|Cutty Sark Blended Scotch Whisky|
I am always on the hunt for a reasonably priced blended scotch. Cutty Sark occupies a spot on the shelves of liquor stores around the world that is devoted to 'economy blends.' In other words, bottom shelf scotch.
We know some of the suspects occupying space on the bottom shelf are bad characters . . . Ballantine's Finest, J&B and Bell's. Horribly sweet swill suitable only for lighting your hibachi barbecue!
You also know that there are some great economy blends: Teacher's Highland Cream, Black Bottle, Islay Mist, White Horse and a few others. The question for us to consider today is what camp does 'Cutty Sark' fall into? The Good? The Bad? or the Ugly? Inquiring minds want to know. C'mon, let's see what it's like . . .
Malty, ale, apples and dandelion. Not offensive in the least. I'm surprised.
Certainly is sweet. Malty. Fruit cocktail in heavy syrup. Honey Crisp apples. Vanilla is lurking in the background.
The vanilla sweetness becoming more of a gently spiced malt. Warming too. You are also left with a teensy weensy puff of smoke. The finish is very short (meaning the flavors do not linger very long) and so I suppose the serious whisky critic would take some points off for that attribute of this whisky. I am willing to overlook that small deficiency in light of the cheap price for a bottle.
I am quite surprised by this blend. I like it! It is not the best of the economy blended scotch whisky category. However, Cutty Sark is a good, everyday sipper that meets the basic needs of decent scotch. What are those basic requirements? They are: (1) no nasty bite; (2) no taste of unadulterated rubbing alcohol; (3) not bitter, and (4) not grainy.
What is worthy of note is how it is so sweet, yet not cloyingly so. Cloying sweetness is the failure of many economy blended scotch whiskies like Ballantine's Finest, J & B and Bells. To succeed, a blend has to do something with the sweetness and Cutty Sark has managed just that. Sweetness has to go somewhere. It cannot build indefinitely, otherwise it will become overwhelming by the finish.
Cutty Sark, by the time of the finish, transitions to lemons! Lemons as in lemon meringue pie. There's a puff of smoke too. Real pleasant and very quaffable. The bottle just disappears because it is so easy-drinking.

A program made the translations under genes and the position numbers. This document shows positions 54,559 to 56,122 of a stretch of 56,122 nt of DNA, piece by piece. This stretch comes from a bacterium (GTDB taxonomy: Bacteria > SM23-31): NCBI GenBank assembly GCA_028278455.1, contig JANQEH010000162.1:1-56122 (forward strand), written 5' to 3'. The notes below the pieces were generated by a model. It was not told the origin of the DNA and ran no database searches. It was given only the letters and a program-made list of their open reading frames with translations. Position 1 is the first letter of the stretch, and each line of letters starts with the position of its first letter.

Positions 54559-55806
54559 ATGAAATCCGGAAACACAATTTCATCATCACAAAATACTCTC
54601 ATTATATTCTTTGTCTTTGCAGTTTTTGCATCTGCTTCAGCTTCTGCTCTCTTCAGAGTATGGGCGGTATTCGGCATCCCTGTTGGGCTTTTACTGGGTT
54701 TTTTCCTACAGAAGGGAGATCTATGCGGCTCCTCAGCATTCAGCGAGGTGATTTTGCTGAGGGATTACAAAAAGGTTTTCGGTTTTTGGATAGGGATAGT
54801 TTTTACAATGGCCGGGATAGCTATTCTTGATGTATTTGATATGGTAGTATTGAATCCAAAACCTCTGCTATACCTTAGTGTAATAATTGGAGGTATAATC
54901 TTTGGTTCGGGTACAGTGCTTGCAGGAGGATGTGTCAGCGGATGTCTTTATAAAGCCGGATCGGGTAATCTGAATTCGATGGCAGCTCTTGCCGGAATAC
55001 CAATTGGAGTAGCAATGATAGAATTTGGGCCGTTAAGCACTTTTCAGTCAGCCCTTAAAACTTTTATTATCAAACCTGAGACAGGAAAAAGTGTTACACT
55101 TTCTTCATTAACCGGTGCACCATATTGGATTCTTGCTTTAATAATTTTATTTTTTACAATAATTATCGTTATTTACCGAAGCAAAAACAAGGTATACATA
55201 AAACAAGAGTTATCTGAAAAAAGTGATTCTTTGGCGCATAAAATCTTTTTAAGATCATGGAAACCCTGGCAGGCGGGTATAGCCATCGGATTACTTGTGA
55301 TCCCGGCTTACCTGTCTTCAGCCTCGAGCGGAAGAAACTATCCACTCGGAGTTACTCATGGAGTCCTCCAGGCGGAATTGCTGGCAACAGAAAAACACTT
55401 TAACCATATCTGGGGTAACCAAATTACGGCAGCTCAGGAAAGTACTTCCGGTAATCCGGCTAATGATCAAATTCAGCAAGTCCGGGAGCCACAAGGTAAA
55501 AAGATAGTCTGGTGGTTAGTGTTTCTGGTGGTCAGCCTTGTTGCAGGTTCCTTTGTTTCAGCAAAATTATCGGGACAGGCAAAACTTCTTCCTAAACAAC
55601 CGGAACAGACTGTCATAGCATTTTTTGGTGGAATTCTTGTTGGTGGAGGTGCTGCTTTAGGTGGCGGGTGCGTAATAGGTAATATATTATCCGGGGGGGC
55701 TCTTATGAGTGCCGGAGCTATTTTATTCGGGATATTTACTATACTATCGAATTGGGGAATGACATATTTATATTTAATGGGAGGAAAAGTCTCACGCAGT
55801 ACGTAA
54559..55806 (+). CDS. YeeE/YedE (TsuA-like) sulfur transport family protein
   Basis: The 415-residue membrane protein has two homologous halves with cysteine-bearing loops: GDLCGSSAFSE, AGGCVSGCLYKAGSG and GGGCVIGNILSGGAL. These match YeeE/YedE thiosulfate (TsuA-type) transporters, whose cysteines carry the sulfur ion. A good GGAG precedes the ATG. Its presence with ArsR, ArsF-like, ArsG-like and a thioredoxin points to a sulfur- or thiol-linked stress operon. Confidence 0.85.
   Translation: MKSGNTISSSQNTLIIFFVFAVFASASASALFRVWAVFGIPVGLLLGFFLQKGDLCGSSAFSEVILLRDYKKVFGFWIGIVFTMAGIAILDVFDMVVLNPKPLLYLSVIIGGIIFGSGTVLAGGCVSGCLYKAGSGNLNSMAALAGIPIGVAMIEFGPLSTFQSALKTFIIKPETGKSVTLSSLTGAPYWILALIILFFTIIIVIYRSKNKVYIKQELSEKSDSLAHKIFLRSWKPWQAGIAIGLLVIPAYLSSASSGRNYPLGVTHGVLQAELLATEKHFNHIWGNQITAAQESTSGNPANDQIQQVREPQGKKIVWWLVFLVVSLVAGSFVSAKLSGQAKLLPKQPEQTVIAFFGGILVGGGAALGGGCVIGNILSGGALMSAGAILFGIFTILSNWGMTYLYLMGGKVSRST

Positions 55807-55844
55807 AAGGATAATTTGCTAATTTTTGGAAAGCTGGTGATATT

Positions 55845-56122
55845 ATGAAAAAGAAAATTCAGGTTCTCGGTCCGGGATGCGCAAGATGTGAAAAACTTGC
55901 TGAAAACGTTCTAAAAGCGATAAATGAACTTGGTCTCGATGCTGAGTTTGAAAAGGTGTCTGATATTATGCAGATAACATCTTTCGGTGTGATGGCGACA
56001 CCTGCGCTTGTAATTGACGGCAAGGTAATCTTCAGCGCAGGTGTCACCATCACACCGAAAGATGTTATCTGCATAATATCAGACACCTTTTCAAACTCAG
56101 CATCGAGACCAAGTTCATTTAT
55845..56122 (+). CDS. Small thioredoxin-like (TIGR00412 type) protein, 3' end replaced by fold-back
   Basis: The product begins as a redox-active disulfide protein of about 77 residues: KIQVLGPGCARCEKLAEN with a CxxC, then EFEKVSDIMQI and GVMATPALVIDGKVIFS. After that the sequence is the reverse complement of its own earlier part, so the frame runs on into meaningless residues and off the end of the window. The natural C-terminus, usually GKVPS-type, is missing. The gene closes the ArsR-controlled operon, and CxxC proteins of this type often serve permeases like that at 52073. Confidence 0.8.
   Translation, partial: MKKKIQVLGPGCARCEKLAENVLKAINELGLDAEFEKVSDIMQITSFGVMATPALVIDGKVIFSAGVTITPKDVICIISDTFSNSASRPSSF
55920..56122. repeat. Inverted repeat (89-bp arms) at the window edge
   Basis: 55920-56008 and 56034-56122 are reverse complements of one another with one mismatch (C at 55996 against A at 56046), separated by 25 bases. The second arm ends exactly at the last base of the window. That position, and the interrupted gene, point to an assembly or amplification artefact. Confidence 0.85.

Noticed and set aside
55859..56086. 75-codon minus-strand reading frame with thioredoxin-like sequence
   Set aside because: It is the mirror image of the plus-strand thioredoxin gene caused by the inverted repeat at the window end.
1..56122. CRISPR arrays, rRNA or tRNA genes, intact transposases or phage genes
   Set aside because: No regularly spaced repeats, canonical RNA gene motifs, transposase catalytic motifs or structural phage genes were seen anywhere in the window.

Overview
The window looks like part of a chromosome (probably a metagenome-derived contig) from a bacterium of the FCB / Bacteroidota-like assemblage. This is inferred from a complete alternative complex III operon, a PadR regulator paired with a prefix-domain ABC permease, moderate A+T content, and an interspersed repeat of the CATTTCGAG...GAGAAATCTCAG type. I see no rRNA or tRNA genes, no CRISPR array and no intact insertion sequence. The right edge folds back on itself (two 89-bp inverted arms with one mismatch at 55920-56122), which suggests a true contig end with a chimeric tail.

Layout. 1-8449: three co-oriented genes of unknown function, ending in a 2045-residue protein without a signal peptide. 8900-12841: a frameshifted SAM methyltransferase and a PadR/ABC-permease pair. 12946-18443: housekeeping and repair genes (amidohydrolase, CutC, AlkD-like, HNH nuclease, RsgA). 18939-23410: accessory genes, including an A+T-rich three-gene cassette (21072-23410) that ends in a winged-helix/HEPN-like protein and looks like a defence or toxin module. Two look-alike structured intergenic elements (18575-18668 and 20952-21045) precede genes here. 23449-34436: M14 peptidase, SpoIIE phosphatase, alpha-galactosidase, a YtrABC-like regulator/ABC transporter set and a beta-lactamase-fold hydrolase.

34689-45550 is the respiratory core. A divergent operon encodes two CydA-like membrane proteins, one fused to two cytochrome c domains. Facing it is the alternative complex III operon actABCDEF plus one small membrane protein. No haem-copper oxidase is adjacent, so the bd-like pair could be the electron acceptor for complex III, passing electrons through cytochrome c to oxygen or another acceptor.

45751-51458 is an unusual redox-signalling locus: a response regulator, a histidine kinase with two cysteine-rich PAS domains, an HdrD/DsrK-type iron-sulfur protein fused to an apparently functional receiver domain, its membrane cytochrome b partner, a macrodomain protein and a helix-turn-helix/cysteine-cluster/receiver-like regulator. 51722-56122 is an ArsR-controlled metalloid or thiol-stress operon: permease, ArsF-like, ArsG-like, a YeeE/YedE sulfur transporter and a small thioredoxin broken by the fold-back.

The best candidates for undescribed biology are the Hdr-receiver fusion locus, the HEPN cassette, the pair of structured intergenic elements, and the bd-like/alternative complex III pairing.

If I were to summarize the Cutty Sark flavor profile in a brief line, something that would be acceptable to Twitter (I don't have an account . . . probably like the only living soul on the planet) I would say: "a sweet, light malt experience, serving up fruit cocktail, with a finish of drying vanilla and lemon with just a touch of smoke."
|Cutty Sark on ice!|
Cutty Sark on Ice?
I don't recommend it.
If you are just putting your little toe in the lake of scotch whisky, I can understand your preference to add ice to blended scotch whisky. You want your whisky to be smooth, avoid that bite, and certainly tone down the graininess and alcohol taste that is typical of many bottom shelf blended scotch whiskies. Cutty Sark is one of those blends that actually does not need ice added to it for the scotch newbie. It is smooth enough, gentle enough, that you can sip neat. Yeah, newbie, neat. I said neat. You can do it. Just take a little sip and evaluate it. If there was ever a blended scotch whisky to cut your teeth on for the purpose of sipping neat, this is the one!
I find for the serious whisky fan, adding ice will add no benefit to the tasting experience. Ice tends to bring out a raw alcohol and grainy flavor that is not present when enjoyed neat. Ice? Like the Reagan era public advertisement on drugs: "Just say no!"
Value for Money?
Absolutely! A lot of the reviews online, I am told by readers, are negative on Cutty Sark. You know what? I don't care what they think. I happen to like Cutty, but you have to appreciate that a lot of my appreciation has to do with the price point. I am getting great value for money. Some reviewers online tear this blended scotch apart, but are their comments fair? To be fair, please compare apples to apples. To compare Cutty Sark to a single malt and say it misses the mark is like saying a Mercedes handles the road better than a Hyundai. That's not rocket science! When I compare Cutty Sark to other bottom shelf blends in its price point, I am mightily satisfied that I am getting good value for money.
I do not care what the critics think of my affection for Cutty Sark! I like it. It is a simple, straight forward blend that delivers a pleasant lemon/marmalade flavor at a reasoable price that I have no reservation with shelling out for as I sail around the lake this summer.
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